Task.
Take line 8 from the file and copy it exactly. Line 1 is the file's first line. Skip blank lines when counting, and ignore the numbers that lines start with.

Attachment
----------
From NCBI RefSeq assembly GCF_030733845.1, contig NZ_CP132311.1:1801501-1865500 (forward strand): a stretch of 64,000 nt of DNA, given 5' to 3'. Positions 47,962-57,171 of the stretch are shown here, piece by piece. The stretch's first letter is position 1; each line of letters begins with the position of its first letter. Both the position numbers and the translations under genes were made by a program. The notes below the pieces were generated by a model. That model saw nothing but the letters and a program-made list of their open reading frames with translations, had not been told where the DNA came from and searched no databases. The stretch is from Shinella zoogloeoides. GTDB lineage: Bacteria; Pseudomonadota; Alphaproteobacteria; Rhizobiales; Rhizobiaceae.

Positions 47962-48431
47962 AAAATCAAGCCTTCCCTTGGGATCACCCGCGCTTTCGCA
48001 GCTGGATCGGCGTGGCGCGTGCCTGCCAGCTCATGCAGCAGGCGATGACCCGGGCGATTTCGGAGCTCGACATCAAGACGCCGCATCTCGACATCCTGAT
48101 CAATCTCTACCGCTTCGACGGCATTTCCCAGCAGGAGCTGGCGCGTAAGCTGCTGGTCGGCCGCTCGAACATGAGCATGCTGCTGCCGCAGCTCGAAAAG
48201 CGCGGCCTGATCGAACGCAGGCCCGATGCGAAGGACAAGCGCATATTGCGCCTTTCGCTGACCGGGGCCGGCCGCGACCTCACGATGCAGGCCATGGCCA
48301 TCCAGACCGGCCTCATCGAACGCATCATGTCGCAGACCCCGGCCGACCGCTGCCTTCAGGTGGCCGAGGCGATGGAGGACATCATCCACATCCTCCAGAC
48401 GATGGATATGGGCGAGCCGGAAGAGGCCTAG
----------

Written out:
48401 GATGGATATGGGCGAGCCGGAAGAGGCCTAG